2014 Baseball Coin Reverse Selected, Glove Design for Obverse

by Mike Unser on July 29, 2013 · 16 comments

Next year the United States Mint will introduce America’s first curved coinage with the 2014 National Baseball Hall of Fame Commemorative Coins in denominations of $5 gold, $1 silver and 50c clad.

Recommended Obverse Design, Three Reverse Designs of 2014 National Baseball Hall of Fame Commemorative Coins

Recommended obverse design and the three reverse designs for the 2014 National Baseball Hall of Fame Commemorative Coins

Design selections are proceeding quickly for the commemoratives. Reverse (tails side) designs depicting a baseball officially made an appearance during Induction Weekend at the National Baseball Hall of Fame and Museum in Cooperstown. And after looking at 16 finalists, committees responsible for reviewing American coin designs support an obverse (heads side) depicting a glove.

Reverse Baseball Hall of Fame Commemorative Coin Design Selected

Created and sculpted by United States Mint Sculptor-Engraver Don Everhart, reverse designs for the three commemorative coins depict a baseball similar to those used in Major League Baseball®. Images of them follow.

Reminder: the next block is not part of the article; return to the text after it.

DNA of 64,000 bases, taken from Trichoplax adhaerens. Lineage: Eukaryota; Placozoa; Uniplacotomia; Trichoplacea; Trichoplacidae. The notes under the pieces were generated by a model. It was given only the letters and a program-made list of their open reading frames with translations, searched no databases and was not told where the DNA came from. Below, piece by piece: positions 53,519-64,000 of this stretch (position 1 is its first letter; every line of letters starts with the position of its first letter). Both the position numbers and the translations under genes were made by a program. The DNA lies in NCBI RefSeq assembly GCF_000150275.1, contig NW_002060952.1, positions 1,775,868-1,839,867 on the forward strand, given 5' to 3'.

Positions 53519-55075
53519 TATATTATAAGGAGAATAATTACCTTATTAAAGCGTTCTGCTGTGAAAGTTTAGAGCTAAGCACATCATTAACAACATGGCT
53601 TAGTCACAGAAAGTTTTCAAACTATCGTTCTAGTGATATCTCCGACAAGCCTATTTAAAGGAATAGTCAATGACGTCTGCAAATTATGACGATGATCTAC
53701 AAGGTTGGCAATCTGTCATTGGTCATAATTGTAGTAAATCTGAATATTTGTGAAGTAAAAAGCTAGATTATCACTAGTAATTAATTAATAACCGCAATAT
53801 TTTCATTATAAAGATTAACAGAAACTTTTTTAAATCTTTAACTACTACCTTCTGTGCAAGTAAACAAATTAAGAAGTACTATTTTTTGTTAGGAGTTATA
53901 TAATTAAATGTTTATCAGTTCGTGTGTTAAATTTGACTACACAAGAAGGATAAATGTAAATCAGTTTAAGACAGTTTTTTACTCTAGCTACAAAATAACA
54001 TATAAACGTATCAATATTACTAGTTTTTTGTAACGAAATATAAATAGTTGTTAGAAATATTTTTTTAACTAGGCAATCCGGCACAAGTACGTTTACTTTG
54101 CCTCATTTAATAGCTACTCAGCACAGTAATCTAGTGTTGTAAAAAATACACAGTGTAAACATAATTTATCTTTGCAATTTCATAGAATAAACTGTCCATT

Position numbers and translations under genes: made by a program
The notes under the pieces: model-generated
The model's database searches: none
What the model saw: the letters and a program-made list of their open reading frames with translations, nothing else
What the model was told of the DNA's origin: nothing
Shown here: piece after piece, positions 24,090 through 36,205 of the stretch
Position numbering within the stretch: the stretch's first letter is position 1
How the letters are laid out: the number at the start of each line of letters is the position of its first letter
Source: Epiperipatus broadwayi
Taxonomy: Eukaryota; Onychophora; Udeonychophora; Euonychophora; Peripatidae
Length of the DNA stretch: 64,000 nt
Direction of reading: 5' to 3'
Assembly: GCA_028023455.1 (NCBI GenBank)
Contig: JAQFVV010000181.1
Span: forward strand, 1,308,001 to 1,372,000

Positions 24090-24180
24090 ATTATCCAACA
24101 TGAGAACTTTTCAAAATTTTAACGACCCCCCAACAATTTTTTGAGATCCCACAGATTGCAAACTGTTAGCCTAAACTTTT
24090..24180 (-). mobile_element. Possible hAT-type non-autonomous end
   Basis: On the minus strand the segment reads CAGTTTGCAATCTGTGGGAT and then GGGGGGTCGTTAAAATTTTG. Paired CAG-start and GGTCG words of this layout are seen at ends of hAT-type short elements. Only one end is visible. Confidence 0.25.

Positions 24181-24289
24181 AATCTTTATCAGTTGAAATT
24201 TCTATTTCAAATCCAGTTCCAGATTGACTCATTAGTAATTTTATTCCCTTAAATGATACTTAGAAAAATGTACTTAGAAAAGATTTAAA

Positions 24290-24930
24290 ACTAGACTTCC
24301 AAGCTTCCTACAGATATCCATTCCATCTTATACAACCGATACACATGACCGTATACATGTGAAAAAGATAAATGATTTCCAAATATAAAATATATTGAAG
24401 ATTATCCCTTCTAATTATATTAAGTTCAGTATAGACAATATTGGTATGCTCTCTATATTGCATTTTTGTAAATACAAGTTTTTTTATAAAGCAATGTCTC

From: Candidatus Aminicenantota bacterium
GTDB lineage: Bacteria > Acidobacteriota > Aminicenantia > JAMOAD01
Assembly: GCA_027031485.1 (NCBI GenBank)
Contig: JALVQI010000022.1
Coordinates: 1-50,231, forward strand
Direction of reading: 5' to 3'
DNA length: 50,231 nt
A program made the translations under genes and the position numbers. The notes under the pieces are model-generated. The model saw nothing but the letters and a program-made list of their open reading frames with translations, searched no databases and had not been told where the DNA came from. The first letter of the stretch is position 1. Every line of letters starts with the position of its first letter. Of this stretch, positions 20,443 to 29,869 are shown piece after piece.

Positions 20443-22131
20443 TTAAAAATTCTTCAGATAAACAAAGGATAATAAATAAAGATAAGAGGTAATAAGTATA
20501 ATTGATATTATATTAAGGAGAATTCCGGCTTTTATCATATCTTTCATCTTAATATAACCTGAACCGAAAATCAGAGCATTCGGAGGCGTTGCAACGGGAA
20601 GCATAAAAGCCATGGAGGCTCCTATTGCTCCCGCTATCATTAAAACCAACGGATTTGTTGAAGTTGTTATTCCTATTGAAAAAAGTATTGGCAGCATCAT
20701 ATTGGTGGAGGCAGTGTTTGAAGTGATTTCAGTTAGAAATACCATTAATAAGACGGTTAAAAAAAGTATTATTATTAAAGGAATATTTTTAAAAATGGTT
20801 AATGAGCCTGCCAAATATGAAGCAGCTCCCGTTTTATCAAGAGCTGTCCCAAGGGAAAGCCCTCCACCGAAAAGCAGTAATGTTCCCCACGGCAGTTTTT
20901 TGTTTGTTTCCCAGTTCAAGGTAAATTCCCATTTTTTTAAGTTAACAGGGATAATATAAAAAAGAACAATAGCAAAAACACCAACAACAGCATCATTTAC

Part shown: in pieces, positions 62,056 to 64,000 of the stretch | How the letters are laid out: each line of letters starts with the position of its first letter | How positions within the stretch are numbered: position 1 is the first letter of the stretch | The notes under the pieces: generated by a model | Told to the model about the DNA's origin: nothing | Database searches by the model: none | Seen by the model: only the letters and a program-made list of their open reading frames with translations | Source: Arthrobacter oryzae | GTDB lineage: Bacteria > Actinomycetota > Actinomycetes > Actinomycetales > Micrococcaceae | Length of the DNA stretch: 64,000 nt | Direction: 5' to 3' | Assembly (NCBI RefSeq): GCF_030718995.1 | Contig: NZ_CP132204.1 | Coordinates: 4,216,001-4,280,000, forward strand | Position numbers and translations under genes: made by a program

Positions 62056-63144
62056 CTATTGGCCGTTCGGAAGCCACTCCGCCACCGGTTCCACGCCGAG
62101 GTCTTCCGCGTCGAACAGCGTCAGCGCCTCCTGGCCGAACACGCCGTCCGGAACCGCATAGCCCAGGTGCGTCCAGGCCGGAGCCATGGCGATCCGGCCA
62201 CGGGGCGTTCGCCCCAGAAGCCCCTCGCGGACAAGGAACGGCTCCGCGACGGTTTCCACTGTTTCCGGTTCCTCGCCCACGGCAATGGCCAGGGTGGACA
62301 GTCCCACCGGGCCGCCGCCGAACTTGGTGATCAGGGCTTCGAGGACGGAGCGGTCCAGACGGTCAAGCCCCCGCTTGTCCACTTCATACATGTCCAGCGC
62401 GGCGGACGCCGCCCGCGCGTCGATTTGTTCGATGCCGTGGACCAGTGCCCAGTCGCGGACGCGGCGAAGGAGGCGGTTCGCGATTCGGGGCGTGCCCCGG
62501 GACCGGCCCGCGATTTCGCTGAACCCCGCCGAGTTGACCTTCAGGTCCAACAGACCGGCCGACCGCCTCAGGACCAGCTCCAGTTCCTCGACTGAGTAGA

Reverse Design of 2014 $5 Gold Baseball Hall of Fame Commemorative Coin

Reverse Design of 2014 $5 Gold Baseball Hall of Fame Commemorative Coin

Reverse Design of 2014 $1 Silver Baseball Hall of Fame Commemorative Coin

Reverse Design of 2014 $1 Silver Baseball Hall of Fame Commemorative Coin

Reverse Design of 2014 50c Clad Baseball Hall of Fame Commemorative Coin

Reverse Design of 2014 50c Clad Baseball Hall of Fame Commemorative Coin

Inscriptions surrounding the design read UNITED STATES OF AMERICA and E PLURIBUS UNUM. Depending on the coin’s denomination, additional inscriptions include FIVE DOLLARS on the gold coin, ONE DOLLAR on the silver dollar and HALF DOLLAR on the clad coin.

Curved Shape for Both Sides of Baseball Coin

To more resemble a baseball, the three reverses will feature a convex shape and the three obverses will be concave in shape. A depiction of the curved shape was created by the U.S. Mint in an animation shown below.

 

Obverse Baseball Hall of Fame Commemorative Coin Design Recommended

A national competition drew 178 design prospects for each of the coins’ obverses and these were narrowed down to 16 finalists. All sixteen were reviewed by the Commission of Fine Arts (CFA) on July 18, 2013 and by the Citizens Coinage Advisory Committee (CCAC) on July 23, 2013. The committees unanimously agreed that a design depicting a 1960’s style glove best paired with reverses showing a baseball. A larger image of the recommended design is immediately below.